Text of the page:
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The Chiba Lotte Marines (千葉ロッテマリーンズ, Chiba Rotte Marīnzu) are a professional baseball team in Japan's Pacific League based in Chiba City, Chiba Prefecture, in the Kantō region, and owned by Lotte Holdings Co., Ltd. The Marines were a founding member of the Pacific League in 1950 as the Mainichi Orions when the Japanese Baseball League reorganized into Nippon Professional Baseball. Since 1992, the Marines' home ballpark has been ZOZO Marine Stadium, located in the Mihama Ward of Chiba, seating 30,118 people.
The "Marines" name originates from the name of the stadium they play in, which is officially named Chiba Marine Stadium, because the stadium is located right on the water.
Through 2022, the franchise's all-time record is 4733-4701-394 (.501).
The Marines franchise began in 1950 as the Mainichi Orions, an inaugural member of the Pacific League. The Orions were named after the constellation of the same name. The Marines won the inaugural Japan Series in 1950.
In 1958, the team was merged with the Daiei Unions and renamed the Daimai Orions. In 1964 they became the Tokyo Orions, and the Lotte Orions in 1969. The franchise was slow to replicate its initial success: the Orions made the Japan Series in 1960 and 1970, only to lose both years.
The team played in central Tokyo until 1972. From 1973 to 1977 the Lotte Orions played in the northern Japanese city of Sendai. In 1974, they beat the Chunichi Dragons, becoming the first Pacific League team to win the Series in ten years, as the Yomiuri Giants had claimed the prior nine titles behind the Oh–Nagashima attack. After beating the Dragons, their owners, Lotte Holdings, decided to hold their victory parade in Tokyo, which shocked fans in Sendai. This eventually caused their attendance there to crash, from sold out games in 1973, to only about 2000-3000 for their last few years in Sendai.
In 1977, the Orions signed Major League Baseball player Leron Lee, who ended up playing for the team for eleven seasons, compiling a .320 career batting average and slugging 283 home runs with 912 career RBI. From his retirement to early 2018 (when surpassed by Norichika Aoki), Lee held the Japanese record for career batting average (players with more than 4,000 at bats). In 1978, Lee invited younger brother Leon Lee to play in Japan, and the brothers formed a feared cleanup for the Orions for five seasons — in 1980, Leron had 33 home runs, 90 RBI, and a batting average of .358; while Leon slugged 41 home runs and drove in 116 runs, with a batting average of .340.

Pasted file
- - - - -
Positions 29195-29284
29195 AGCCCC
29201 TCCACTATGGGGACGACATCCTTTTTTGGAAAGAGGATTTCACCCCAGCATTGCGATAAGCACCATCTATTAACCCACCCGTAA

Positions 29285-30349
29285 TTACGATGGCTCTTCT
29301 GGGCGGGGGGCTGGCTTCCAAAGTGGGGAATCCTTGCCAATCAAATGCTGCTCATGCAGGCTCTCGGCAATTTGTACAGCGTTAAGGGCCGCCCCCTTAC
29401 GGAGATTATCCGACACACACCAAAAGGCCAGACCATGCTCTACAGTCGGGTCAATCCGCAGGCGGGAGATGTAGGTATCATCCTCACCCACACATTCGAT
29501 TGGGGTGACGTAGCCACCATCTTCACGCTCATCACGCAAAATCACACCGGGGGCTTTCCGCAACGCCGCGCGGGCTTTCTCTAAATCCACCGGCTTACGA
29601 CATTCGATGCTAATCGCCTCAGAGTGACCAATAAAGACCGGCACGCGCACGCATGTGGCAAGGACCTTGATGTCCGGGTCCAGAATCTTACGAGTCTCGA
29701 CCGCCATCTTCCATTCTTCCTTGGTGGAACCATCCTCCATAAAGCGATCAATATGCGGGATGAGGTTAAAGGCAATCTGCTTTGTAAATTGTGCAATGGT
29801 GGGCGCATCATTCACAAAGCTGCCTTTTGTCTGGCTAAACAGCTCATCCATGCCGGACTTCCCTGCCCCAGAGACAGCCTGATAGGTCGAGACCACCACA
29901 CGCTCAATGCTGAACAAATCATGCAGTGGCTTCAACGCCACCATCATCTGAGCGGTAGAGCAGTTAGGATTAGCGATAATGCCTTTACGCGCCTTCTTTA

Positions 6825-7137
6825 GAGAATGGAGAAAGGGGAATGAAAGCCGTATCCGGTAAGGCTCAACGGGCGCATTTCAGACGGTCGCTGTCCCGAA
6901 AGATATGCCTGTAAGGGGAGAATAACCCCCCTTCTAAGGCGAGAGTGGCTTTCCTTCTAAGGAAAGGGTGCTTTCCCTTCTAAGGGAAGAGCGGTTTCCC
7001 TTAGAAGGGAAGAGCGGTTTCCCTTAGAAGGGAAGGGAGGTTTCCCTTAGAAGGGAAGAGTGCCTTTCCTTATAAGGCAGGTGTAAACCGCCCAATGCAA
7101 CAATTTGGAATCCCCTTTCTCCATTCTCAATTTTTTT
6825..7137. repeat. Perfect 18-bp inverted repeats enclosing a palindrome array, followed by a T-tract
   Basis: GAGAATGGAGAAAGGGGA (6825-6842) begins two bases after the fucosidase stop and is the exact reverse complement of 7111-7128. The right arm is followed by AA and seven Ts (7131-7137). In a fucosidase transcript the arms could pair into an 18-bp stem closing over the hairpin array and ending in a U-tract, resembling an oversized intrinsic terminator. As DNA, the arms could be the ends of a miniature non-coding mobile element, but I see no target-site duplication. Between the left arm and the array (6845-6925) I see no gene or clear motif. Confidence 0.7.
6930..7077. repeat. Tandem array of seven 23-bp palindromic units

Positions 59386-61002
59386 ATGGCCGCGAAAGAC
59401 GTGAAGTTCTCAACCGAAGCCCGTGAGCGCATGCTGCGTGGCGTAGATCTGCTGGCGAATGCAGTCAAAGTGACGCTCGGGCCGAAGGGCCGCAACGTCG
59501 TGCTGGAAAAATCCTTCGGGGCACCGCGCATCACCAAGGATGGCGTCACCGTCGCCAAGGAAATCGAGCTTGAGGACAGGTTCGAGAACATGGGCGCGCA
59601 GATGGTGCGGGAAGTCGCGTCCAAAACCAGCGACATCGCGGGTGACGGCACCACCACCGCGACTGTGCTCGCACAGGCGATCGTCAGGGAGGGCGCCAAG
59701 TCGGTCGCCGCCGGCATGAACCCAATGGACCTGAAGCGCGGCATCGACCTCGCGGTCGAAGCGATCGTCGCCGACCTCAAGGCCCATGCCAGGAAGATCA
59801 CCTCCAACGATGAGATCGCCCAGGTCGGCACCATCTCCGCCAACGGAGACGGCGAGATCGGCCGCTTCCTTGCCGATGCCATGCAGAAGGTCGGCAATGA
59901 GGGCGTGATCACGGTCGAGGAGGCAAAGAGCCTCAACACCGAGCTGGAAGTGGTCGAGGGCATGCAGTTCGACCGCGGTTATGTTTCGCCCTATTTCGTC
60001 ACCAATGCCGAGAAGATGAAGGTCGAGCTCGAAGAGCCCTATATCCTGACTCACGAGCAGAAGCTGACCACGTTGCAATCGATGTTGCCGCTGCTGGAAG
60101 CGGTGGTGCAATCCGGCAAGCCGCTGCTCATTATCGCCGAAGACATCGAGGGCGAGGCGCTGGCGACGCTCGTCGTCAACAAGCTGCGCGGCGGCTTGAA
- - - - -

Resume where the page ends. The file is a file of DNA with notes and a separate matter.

In 1978 the team returned to the Tokyo area, settling in Kawasaki's Kawasaki Stadium, at one time home to the Taiyo Whales (today's Yokohama DeNA Baystars).
In 1992, the team moved to Chiba City's Chiba Marine Stadium on the eastern shore of Tokyo Bay and were renamed the Chiba Lotte Marines. They were named the Marines (although they held a fan vote, and Dolphins won, and Pirates was a popular choice, Dolphins was out, even though the Nagoya Dolphins were long dead, the letter "D" in broadcasts was already taken by the Dragons, while "M" was available, and the Chiba Pirates name was used by a team in a baseball manga, and since the team in that manga is terrible, executives thought it would look bad on the real team) because they stated that "Marines" meant "heroes of the sea". Originally, the club used pink, blue, and white on their logo, which included a pirate ship, with a seagull below it, and a wave pattern to reflect the ocean currents off Chiba's coast. In 1995, this was changed to the logo's current design, while dropping pink and blue in favor of red, black and white (with red being dropped in 2019). The current logo's design features a baseball in the background with a seagull soaring, with the club's name around the circle.